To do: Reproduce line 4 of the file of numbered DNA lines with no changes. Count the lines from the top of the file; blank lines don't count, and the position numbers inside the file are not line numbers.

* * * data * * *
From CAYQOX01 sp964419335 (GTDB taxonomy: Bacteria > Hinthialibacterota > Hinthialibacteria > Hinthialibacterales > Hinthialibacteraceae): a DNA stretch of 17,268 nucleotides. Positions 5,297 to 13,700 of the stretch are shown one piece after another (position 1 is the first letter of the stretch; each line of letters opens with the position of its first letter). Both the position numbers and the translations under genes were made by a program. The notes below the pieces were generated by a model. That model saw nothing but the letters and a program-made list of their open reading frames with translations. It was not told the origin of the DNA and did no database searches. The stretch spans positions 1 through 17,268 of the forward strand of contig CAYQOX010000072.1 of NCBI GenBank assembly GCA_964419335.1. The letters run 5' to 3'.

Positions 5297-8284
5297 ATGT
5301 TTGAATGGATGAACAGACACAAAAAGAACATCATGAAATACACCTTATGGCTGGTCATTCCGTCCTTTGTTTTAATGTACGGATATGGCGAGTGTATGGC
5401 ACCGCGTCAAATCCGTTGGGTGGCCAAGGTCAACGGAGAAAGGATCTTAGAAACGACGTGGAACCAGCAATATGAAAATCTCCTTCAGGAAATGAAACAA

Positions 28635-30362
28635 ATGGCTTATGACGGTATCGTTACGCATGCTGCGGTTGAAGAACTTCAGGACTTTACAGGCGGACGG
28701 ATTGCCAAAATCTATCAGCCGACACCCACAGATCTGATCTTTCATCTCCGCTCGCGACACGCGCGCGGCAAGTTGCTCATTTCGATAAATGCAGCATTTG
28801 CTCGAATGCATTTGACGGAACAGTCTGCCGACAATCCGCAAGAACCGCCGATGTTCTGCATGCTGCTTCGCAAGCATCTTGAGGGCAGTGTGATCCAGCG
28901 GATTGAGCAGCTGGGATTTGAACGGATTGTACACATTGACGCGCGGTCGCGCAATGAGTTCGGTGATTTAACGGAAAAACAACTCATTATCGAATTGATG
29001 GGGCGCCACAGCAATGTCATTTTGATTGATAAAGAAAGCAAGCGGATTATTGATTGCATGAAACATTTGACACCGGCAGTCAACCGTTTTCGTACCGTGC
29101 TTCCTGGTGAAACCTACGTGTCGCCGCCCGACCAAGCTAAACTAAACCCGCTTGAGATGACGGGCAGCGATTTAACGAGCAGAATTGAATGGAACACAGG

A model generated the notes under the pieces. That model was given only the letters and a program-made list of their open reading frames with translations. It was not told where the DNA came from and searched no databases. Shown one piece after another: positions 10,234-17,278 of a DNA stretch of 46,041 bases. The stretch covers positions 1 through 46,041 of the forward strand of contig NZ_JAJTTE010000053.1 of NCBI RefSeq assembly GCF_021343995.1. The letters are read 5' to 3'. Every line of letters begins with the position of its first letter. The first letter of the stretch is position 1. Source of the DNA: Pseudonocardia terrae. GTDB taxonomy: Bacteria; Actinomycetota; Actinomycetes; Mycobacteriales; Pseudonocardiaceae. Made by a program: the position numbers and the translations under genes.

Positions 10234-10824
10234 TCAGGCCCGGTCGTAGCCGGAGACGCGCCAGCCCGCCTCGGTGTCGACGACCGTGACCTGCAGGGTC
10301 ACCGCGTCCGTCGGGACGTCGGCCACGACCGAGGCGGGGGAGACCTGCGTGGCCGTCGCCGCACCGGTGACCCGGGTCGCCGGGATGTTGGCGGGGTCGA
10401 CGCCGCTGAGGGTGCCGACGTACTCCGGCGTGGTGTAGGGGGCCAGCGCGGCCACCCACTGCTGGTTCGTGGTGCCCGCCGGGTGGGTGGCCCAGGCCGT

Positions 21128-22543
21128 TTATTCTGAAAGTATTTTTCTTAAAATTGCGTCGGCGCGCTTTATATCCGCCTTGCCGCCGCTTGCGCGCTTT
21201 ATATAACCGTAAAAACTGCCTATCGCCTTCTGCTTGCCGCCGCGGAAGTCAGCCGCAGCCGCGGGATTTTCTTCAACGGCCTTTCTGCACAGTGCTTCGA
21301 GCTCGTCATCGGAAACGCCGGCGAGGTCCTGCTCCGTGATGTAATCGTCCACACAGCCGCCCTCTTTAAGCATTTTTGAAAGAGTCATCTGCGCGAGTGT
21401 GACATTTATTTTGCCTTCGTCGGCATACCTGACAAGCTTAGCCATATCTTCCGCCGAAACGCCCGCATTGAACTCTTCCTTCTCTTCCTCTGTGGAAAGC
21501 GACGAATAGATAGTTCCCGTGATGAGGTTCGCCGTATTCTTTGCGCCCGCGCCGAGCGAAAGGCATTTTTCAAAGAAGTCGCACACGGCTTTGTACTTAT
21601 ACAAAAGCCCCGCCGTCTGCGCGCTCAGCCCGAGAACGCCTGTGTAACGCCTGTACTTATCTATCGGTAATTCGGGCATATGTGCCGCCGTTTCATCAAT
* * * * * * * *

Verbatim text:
5301 TTGAATGGATGAACAGACACAAAAAGAACATCATGAAATACACCTTATGGCTGGTCATTCCGTCCTTTGTTTTAATGTACGGATATGGCGAGTGTATGGC